24. Levy-Costa RB, Sichieri R, Pontes Ndos S, Monteiro CA. Disponibilidade domiciliary de alimentos no Brasil: distribuição e evolução (1974 - 2003). Rev Saúde Pública. 2005;39(4):530-40.         [ Links ]

25. Waijers PM, Feskens EJ, Ocké MC. A critical review of predefined diet quality scores. Br J Nutr. 2007;97(2): 219-31.         [ Links ]

26. Monteiro CA, Moura EC, Jaime PC, Claro RM. Validade de indicadores do consumo de alimentos e bebidas obtidos por inquérito telefônico. Rev Saúde Pública. 2008;42(4):582-9.         [ Links ]



Correspondence to:
Amanda de Moura Souza
Department of Epidemiology - Instituto de Medicina Social at Universidade do Estado do Rio de Janeiro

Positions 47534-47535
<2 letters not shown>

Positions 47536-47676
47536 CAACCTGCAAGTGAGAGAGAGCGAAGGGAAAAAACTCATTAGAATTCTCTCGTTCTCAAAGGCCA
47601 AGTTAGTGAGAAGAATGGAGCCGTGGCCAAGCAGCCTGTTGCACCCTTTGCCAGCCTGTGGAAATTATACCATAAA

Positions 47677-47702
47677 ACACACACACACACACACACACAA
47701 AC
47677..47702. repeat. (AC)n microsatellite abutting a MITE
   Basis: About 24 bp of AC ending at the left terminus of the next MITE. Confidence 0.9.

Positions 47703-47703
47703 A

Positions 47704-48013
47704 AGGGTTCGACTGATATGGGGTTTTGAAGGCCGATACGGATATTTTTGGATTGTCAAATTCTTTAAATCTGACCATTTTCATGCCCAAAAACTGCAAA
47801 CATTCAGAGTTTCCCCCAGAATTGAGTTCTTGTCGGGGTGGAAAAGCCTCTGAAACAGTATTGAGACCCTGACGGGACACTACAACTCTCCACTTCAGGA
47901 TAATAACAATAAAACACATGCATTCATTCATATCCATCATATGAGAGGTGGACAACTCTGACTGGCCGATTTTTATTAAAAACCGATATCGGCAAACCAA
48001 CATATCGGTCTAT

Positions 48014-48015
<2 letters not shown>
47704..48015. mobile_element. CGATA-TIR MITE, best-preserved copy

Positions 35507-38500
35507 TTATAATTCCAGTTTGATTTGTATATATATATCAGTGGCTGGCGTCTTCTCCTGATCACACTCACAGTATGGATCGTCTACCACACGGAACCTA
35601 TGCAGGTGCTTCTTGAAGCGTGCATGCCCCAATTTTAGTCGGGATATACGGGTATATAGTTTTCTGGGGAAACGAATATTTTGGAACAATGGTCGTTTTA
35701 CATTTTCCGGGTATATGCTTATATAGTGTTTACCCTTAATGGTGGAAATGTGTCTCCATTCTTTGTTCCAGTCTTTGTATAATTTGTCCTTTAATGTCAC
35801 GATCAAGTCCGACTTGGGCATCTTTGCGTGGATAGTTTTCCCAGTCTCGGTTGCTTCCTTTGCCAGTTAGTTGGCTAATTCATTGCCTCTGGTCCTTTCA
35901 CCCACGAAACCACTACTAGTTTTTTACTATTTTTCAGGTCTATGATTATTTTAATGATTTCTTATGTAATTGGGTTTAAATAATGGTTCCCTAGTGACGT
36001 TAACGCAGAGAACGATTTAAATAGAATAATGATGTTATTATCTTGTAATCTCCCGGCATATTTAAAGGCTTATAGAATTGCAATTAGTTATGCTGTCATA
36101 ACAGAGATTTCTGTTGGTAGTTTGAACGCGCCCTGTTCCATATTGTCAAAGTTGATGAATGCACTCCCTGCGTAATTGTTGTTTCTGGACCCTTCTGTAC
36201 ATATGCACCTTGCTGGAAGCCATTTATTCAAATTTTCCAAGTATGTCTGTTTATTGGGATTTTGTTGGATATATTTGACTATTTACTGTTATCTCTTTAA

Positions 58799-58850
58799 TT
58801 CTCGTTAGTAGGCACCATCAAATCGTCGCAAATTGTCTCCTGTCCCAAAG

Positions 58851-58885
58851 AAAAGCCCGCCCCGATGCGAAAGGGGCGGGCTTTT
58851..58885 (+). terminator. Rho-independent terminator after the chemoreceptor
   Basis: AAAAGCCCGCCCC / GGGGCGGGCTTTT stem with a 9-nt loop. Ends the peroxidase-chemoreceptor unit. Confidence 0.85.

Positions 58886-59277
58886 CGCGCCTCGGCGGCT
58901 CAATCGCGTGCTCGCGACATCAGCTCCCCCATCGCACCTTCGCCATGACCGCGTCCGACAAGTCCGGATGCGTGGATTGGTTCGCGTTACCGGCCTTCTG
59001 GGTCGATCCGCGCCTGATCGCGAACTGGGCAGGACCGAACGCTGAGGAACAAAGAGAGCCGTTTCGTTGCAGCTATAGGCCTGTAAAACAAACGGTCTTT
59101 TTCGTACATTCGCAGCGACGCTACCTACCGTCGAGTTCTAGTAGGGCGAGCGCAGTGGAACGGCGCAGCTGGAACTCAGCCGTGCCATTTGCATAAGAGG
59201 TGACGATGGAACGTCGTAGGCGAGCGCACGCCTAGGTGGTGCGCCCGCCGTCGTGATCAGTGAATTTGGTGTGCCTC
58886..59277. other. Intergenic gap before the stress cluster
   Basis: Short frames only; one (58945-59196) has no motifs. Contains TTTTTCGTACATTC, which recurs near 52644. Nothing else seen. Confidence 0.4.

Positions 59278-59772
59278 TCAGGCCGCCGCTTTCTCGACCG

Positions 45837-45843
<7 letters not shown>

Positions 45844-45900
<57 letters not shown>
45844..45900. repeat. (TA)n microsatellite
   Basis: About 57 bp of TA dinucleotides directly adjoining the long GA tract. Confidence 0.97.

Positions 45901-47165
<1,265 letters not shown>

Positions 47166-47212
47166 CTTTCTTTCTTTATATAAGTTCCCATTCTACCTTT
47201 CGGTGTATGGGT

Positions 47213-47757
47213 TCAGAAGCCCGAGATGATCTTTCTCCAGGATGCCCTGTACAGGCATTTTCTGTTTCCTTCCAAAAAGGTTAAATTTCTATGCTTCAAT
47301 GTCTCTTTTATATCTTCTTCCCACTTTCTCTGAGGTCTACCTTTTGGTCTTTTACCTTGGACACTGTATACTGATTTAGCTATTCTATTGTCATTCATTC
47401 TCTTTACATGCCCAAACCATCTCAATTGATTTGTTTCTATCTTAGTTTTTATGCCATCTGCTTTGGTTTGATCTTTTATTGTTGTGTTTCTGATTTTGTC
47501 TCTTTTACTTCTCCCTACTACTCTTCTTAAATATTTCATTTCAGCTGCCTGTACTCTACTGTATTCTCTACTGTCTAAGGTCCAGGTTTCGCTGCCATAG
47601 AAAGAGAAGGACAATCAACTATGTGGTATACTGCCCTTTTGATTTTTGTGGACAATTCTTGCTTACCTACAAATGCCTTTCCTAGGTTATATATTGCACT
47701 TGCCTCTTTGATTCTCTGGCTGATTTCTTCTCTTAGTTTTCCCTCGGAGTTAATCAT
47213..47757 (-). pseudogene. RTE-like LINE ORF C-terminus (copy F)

Rua São Francisco Xavier, 524, 7º floor, bloco E
CEP: 20550-900 - Rio de Janeiro (RJ), Brazil

Study carried out at the Department of Epidemiology - Instituto de Medicina Social of Universidade do Estado do Rio de Janeiro (UERJ) - Rio de Janeiro (RJ), Brazil
Financial Support: National Council for Scientific and Technological Development (CNPq); Research Support Foundation of the State of Rio de Janeiro (FAPERJ) and Coordination for Improvement of Higher Education Personnel (CAPES).
Conflict of interest: nothing to declare.
Submitted on: 05/01/2011
Final version presented on: 06/04/2011
Accepted on: 29/04/2011

Creative Commons License All the contents of this journal, except where otherwise noted, is licensed under a Creative Commons Attribution License